Posey's Tips & Tricks

How To Get Started with Windows Admin Center

The one feature in Windows Server 2019 that has received the most attention is the Windows Admin Center. The Windows Admin Center is a tool that allows you to manage Windows machines in an entirely new way. In this column, I will show you how to get started with this tool.

The Windows Admin Center isn't actually included with Windows Server 2019. Microsoft's assumption is that you will run it from a separate machine (such as a dedicated management server or a Windows 10 workstation). As such, you will need to download the Windows Admin Center before you will be able to use it. You can download the software here.

The installation process is based around a fairly typical installation wizard. The one aspect of the deployment process that might warrant a bit of explaining, however, is the portion that asks for a certificate.

Because the Windows Admin Center is a Web-based tool, Windows needs an X.509 certificate that can be used to provide SSL encryption. The installation wizard gives you the option to either use a self-signed certificate or provide your own SSL certificate. The self-signed certificate option will get the job done, but it is intended to be a temporary solution. In fact, the certificate expires 60 days after it is created. You can see what the certificate options look like in Figure 1.

Figure 1: The Windows Admin Center requires an SSL certificate.

Once the deployment process completes, the wizard's final screen will provide you with a URL that you can use to access the Windows Admin Center. When you use this URL for the first time, you will be prompted for your credentials and then taken to the screen shown in Figure 2, which offers to give you a tour of the new interface.

[Click on image for larger view.] Figure 2: You can take a guided tour of the Windows Admin Center.

If I am to be perfectly honest, the tour provides very little information and isn't exactly helpful. Even so, it is there for you to look at if you so choose. With the tour out of the way, you will be taken to the All Connections screen, which you can see in Figure 3.

[Click on image for larger view.] Figure 3: This is where you manage Windows Admin Center's connections.

The All Connections page shown in the figure above allows you to add the servers that you wish to manage through the Windows Admin Center. You will notice in Figure 3, however, that one of my servers is already listed. This is because I installed the Windows Admin Center directly onto the server. If I had installed the Windows Admin Center elsewhere, I would have had to add the server to the Windows Admin Center.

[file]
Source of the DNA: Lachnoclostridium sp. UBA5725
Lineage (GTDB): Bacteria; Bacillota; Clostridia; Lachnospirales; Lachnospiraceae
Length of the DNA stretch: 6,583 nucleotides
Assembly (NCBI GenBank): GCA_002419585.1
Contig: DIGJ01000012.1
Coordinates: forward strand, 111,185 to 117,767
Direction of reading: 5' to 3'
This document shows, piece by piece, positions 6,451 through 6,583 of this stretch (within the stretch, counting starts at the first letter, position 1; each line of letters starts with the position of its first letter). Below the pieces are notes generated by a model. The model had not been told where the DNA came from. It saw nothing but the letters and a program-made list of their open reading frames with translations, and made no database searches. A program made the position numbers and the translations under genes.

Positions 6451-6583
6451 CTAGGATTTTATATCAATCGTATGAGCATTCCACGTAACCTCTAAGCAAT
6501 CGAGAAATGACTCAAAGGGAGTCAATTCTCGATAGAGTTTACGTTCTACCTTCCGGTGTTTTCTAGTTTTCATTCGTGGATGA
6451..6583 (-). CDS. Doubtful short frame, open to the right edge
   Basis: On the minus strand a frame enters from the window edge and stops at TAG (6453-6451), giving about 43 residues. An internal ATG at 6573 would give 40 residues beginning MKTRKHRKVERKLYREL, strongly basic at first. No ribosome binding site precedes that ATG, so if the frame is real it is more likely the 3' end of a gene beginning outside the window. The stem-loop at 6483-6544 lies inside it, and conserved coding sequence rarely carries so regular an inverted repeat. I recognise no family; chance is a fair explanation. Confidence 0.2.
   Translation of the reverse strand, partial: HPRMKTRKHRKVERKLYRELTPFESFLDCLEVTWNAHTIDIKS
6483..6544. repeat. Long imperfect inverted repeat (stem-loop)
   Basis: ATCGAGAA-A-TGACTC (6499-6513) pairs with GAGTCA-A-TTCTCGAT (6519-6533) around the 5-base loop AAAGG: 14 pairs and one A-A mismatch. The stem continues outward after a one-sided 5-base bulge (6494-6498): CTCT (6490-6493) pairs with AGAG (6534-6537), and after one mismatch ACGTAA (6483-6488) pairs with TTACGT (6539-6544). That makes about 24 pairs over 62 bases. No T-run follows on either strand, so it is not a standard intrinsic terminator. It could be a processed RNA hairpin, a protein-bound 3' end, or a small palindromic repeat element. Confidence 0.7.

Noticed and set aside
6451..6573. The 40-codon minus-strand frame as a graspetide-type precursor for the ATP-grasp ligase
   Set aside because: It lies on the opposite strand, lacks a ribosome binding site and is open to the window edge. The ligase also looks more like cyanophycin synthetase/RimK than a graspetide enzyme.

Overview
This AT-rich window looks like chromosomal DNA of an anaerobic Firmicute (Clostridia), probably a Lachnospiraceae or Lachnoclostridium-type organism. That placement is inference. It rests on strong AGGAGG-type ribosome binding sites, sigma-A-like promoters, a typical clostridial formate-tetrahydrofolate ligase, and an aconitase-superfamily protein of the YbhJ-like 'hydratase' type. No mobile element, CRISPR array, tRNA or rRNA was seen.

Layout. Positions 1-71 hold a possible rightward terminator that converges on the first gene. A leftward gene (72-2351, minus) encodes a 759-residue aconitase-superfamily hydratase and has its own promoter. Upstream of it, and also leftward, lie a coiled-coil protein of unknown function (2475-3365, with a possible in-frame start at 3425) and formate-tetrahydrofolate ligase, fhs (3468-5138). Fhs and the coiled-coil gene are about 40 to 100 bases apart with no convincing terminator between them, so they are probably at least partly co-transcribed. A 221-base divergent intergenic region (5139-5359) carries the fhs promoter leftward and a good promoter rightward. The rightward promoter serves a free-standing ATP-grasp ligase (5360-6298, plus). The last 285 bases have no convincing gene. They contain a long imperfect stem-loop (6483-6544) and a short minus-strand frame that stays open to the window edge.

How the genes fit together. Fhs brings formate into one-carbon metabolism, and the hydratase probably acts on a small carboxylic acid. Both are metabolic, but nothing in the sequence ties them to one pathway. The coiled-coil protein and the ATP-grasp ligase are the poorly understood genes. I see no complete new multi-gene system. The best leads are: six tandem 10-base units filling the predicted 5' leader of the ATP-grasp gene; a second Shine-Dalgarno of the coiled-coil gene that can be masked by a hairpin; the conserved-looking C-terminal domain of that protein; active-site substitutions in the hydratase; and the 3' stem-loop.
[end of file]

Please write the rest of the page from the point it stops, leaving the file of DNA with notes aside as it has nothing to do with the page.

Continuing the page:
I plan to talk about adding servers in a separate column. There is nothing overly difficult about the process, but I want to show you some techniques for adding servers in bulk. For right now, though, let's take a look at how to use the Windows Admin Center.

Clicking on the server within the list of connections takes you to the Overview screen shown in Figure 4.

[Click on image for larger view.] Figure 4: Clicking on a server brings up the Overview screen.

The Overview screen provides you with a bit of basic information about the server. In this figure, for instance, you can see my server's make and model, as well as the CPU, memory and network utilization. A series of tabs along the left side of the screen provide access to configuration settings related to things like the Windows Firewall, Remote Desktop and system services.

As helpful as this interface may be, the Windows Admin Center offers additional capabilities. If you look at the upper-left portion of Figure 4 above, you will notice that the black bar at the top of the screen says Windows Admin Center, followed by Server Manager. This indicates that Windows Admin Center is currently providing the same basic functionality as the Windows Server Manager. If you click on the down arrow next to Server Manager, you will see the drop-down list shown in Figure 5. This menu allows you to perform management tasks that go beyond what you can do in Server Manager.

Figure 5: You can use this menu to access different management tools.

One last thing that I want to mention is that although the server shown in the above figures is a Hyper-V host, Hyper-V is conspicuously absent from the menu shown in Figure 5. That's because Hyper-V virtual machines are exposed through the Virtual Machines tab, rather than through the drop-down menu. You can see the Virtual Machines Summary screen in Figure 6.

[Click on image for larger view.] Figure 6: Microsoft provides an overview of the virtual machines running on a host.

About the Author

Brien Posey is a 22-time Microsoft MVP with decades of IT experience. As a freelance writer, Posey has written thousands of articles and contributed to several dozen books on a wide variety of IT topics. Prior to going freelance, Posey was a CIO for a national chain of hospitals and health care facilities. He has also served as a network administrator for some of the country's largest insurance companies and for the Department of Defense at Fort Knox. In addition to his continued work in IT, Posey has spent the last several years actively training as a commercial scientist-astronaut candidate in preparation to fly on a mission to study polar mesospheric clouds from space. You can follow his spaceflight training on his Web site.


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